The government is in asset sale mode. The planned sale of the nationalised banks will set a new high watermark for capital raised, previously set by the BP privatisation, presided over by Margaret Thatcher in 1987.
The sale of the Green Investment Bank (GIB) is being pushed through, alongside the sale of Lloyds and RBS. But, the criteria by which these sales will be judged are quite different. The sale of the retail banks needs to maximise returns to the taxpayer through the share price achieved on the day of the sale. But, the sale of GIB shares needs to optimise return to taxpayers in the long term by securing the bank’s unique mission. Read more
Have you spent the last four years “fired up to play your part in the nation’s future”? No? You didn’t accept your invitation from David Cameron to join the government of Britain? Is that because you wanted “a future fair for all” offered by Gordon Brown?
Or perhaps you didn’t spot the sunny uplands on offer at the last election because you didn’t read the manifestos. Most people don’t. If they are remembered at all it tends to be for the promises not met, rather than the policies delivered. In this context and against the backdrop of public disillusionment with Westminster politics that I want to persuade you that manifestos really do matter. Read more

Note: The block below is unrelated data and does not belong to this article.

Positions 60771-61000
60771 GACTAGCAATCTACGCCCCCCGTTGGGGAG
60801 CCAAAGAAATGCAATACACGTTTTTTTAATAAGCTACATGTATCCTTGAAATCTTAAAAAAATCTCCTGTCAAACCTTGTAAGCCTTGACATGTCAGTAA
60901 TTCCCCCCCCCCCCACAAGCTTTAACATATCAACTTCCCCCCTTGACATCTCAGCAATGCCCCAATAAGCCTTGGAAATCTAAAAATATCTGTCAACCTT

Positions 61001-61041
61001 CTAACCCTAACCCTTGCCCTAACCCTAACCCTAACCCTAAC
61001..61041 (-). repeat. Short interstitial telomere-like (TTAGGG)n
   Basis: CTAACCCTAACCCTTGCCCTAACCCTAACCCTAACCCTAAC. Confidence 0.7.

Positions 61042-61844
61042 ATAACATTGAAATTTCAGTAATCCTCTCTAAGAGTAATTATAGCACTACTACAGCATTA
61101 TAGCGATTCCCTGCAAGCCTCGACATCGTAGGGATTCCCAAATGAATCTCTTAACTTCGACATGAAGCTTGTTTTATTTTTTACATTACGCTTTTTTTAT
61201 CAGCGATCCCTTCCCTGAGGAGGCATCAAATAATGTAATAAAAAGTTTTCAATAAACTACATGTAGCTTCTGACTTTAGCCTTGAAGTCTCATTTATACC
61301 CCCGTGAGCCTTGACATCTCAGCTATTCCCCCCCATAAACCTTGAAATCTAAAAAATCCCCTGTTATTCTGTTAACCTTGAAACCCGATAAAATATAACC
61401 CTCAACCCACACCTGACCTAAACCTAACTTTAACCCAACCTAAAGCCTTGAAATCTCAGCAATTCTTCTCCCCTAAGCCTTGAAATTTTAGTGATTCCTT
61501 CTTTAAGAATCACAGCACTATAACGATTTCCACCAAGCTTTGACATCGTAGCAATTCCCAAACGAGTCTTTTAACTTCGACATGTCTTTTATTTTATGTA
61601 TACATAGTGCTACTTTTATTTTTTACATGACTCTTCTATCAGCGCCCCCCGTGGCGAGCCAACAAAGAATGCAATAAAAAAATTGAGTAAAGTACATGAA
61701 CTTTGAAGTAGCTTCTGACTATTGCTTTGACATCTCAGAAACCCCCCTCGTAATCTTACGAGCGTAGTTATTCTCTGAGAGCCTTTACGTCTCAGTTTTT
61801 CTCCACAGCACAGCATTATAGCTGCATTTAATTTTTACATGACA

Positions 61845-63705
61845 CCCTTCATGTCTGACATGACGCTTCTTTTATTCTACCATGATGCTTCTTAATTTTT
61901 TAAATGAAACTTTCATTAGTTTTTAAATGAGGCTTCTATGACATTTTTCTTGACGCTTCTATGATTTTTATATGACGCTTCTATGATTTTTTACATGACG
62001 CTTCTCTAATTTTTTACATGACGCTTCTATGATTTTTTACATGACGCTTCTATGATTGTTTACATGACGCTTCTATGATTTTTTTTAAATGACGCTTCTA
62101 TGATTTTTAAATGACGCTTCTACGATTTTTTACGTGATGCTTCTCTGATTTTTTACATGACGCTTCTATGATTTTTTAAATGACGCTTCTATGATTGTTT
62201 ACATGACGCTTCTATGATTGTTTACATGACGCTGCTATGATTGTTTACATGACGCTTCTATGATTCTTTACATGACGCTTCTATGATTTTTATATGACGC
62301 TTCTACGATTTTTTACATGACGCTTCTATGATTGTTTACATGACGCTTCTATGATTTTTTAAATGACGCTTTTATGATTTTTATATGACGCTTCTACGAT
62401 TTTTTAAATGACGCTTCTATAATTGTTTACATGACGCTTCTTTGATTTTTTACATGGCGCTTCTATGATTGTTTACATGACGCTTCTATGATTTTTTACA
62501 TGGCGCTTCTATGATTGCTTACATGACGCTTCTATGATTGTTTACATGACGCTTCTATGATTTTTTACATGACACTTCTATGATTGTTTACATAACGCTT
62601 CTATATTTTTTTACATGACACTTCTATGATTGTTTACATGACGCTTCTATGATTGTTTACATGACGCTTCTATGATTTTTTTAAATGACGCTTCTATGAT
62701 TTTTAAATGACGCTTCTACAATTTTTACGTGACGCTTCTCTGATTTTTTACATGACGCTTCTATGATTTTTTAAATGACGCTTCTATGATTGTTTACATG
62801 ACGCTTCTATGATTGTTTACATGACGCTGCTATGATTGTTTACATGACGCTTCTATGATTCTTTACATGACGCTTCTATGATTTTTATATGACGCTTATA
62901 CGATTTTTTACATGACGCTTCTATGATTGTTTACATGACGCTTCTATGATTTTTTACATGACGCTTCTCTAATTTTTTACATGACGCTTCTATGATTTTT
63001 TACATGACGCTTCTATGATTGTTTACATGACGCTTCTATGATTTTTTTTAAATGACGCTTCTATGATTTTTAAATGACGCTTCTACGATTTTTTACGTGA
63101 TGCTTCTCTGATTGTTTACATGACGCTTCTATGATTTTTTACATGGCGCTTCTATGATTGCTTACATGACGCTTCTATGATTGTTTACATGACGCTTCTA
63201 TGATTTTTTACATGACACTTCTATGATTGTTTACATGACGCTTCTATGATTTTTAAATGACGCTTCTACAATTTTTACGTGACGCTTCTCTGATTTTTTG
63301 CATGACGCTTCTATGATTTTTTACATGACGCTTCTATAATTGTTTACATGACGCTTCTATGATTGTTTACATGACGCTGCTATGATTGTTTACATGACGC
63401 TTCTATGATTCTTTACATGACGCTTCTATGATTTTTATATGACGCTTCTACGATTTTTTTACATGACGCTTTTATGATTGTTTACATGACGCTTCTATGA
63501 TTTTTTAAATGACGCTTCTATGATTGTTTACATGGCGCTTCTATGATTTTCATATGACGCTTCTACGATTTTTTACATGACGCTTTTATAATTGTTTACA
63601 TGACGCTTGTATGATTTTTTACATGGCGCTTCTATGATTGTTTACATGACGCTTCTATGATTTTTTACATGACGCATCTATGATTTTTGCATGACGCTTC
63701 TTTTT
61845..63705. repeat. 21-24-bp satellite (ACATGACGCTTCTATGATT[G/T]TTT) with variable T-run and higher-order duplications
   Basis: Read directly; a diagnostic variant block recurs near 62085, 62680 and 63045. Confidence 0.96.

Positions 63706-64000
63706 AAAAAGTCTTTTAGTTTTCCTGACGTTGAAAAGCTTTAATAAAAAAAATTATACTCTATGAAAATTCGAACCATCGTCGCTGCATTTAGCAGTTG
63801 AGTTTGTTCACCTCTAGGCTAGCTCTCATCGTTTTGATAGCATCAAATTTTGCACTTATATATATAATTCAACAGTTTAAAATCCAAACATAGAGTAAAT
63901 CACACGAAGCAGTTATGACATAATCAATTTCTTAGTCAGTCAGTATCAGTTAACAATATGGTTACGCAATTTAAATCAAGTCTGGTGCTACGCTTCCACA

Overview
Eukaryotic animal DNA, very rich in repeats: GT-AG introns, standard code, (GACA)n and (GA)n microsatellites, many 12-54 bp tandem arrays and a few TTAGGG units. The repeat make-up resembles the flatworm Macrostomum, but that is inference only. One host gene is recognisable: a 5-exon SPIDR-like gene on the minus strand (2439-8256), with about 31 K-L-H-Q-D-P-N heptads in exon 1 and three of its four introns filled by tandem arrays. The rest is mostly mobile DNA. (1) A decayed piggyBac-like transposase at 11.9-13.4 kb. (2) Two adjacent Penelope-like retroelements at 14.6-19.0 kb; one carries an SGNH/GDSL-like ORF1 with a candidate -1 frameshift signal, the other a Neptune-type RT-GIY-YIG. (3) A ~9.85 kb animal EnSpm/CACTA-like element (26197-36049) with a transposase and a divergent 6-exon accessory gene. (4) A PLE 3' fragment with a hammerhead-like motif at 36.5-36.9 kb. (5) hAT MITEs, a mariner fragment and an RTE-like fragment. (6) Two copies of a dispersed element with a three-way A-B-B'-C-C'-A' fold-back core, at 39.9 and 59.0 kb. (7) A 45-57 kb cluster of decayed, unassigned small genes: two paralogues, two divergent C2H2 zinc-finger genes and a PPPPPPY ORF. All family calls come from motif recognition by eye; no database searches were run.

‘On time and on budget’ are five words any project promoter loves to be able to boast, especially for a first project. One year and five months after the Green Investment Bank (GIB) was set up, its first project has managed this feat, despite being full of potential risks which might have been enough to scare off ordinary investors: the TEG Biogas plant in Dagenham will process 50,000 tonnes per annum of biodegradable waste which would otherwise have increased methane emissions from landfill, and will sell its residual heat to Closed Loop London, a factory that recycles plastic bottles. Read more